Schemer Ben Blanchard left his mark on South Hutch

Sunday, September 27, 1987

He created South Hutchinson. He discovered the salt that lies under Reno County. He helped pour Eastern capital into this area when it was needed most.

Reno County owes a debt to Ben Blanchard it can never repay.

And, in a way, that is the most fitting memorial we could make for the man - considering that Blanchard's whole life was spent racking up debts he could never repay, either.

A flashy entrepreneur and land speculator from Terre Haute, Ind., Blanchard had taken an interest in Reno County some time in the early 1880s.

By September 1885, he was already a well-known face in Hutchinson. A headline called him "the irrepressible Ben in all his Pullman glory."

The Pullman railroad car referred to was one of Blanchard's trademarks, along with his red neckties and diamond stickpin. The rail car had been made to his own specifications, and constituted $20,000 of the Pullman company's finest work, 64 feet long with sleeping space for 34 passengers.

A drawing room, kitchen, and saloon graced the car, as well as a lavishly decorated parlor and a drawing-room that held a custom-made piano worth $1,000. Under the car was a reservoir that held up to a ton of ice, meats and vegetables.

In that extravagant rolling office, named "La Paradis," Blanchard traveled between Hutchinson and his native Terre Haute, bringing investors from Indiana to sink money into his South Hutchinson ventures.

Blanchard's major attempt to cash in on the Kansas real estate boom was South Hutchinson itself, which he created and platted in 1886. He started a dozen building projects there, throwing up a flour mill, barbed wire factory, numerous residences, and many Main Street business buildings to make the area enticing to out-of-state speculators.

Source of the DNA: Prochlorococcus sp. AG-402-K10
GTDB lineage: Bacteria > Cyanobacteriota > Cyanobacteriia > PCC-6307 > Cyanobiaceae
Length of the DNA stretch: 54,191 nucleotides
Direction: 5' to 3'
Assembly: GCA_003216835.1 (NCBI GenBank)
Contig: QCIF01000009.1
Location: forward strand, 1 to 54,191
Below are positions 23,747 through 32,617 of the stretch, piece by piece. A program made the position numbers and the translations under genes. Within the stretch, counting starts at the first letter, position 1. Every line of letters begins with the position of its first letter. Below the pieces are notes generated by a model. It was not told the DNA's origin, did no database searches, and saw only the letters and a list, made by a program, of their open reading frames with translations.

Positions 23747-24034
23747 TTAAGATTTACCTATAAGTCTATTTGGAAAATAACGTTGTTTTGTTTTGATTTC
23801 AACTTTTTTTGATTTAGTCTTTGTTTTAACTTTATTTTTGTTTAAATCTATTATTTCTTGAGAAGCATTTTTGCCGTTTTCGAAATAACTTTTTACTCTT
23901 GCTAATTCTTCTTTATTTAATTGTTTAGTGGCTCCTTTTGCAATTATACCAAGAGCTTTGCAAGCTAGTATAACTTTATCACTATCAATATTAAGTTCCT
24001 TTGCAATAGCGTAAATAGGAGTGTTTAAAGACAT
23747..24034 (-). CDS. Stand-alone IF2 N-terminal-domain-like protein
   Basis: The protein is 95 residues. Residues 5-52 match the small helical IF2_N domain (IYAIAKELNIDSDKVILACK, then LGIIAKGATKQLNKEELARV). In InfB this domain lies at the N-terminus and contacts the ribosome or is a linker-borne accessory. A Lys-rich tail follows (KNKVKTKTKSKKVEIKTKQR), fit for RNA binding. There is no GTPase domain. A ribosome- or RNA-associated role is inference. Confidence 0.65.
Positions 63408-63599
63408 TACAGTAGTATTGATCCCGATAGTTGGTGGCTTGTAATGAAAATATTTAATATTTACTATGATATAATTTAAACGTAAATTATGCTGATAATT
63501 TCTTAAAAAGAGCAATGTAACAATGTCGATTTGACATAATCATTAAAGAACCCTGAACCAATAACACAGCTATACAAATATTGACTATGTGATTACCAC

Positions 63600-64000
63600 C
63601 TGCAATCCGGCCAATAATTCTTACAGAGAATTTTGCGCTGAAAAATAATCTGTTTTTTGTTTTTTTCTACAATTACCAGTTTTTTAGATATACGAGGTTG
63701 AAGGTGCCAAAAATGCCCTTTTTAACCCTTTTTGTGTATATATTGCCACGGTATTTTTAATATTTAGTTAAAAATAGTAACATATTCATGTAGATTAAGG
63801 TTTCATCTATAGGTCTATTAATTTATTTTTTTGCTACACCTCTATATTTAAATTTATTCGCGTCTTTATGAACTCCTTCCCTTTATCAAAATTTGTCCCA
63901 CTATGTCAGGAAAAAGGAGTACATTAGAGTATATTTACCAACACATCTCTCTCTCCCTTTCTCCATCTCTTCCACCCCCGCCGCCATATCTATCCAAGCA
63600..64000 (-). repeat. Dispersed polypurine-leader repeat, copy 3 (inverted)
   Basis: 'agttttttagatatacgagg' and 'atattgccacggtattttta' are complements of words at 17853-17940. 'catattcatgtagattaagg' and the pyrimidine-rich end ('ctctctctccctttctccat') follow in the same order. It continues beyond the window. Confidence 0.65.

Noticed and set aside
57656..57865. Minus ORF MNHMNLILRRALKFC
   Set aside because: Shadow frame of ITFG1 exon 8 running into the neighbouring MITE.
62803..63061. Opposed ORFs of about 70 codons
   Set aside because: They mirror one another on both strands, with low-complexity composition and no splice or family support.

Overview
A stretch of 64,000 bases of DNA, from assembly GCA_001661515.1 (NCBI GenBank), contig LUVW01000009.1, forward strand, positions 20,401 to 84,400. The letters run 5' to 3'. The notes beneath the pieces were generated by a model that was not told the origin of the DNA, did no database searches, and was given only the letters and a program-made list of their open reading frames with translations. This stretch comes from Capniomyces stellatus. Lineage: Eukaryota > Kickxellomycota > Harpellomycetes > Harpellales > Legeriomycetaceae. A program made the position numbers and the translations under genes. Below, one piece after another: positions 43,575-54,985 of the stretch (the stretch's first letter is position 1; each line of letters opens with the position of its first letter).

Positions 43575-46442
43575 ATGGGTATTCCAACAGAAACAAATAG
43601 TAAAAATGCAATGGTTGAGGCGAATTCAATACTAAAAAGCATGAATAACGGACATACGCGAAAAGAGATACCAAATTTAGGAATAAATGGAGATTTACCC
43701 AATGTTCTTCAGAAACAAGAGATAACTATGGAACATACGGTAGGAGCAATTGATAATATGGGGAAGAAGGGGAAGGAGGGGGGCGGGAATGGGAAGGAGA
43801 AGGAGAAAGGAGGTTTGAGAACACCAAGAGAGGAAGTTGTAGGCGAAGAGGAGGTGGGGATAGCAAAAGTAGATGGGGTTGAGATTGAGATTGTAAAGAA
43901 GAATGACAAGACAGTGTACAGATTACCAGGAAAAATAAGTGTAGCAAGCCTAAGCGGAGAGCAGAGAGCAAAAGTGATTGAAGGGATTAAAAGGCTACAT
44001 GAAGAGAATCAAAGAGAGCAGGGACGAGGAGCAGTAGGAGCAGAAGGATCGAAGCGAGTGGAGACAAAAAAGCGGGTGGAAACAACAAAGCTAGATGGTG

But when the coal, oil and natural gas he had promised his investors turned into a much less lucrative 300-foot-thick vein of rock salt, Blanchard's Hutchinson days were numbered. Less than a year later, with nothing to keep prices high, the real estate boom began to bust. Ben Blanchard moved on.

So memorable were the schemes and winning personality of Ben Blanchard, however, that they were still talked about in Hutchinson fifty years later.

"You'd have thought he was the most wonderful little fellow you ever saw if you didn't know about his manipulations," recalled one woman who knew him. "He would get up and pray in the Methodist Church and you'd be carried straight to heaven. He was the same way when he talked to you. His voice would begin to tremble and shake, and you were sure he was talking from the bottom of his heart."

An attorney who once did some legal business for Blanchard called him "the most convincing fellow you ever met in your life.

"It was a liberal education to see how he worked. He never acted eager. He would meet a man and talk about everything in the world but his development in South Hutchinson. But pretty soon they would be sitting down on the curb, still talking, with their heads close together. Before long he was selling something ... "He never had anything to do with a man," the lawyer remembered, "that he didn't stick him."

After Hutchinson, Blanchard is said to have traveled to Arizona, where he organized a mining company and built a mining town called Blanchard near Prescott.

When the investors in the Iron King mine there figured out they were being swindled, Blanchard moved on to Nevada, and from there to Kansas City, Mo. He disappeared there around 1910, perhaps emigrating to England.

Among the legacies Blanchard left Hutchinson were tall tales told about his arrivals and departures. He may or may not ever have come to Hutch dressed as an old woman to avoid Terre Haute detectives, but stories written about him never fail to include that legend.

One of the gallant detectives is supposed to have helped him/her off the train.

"You might not believe," said a man who sold real estate in those days, "but anybody who knew Ben Blanchard as well as I knew him knows it's true."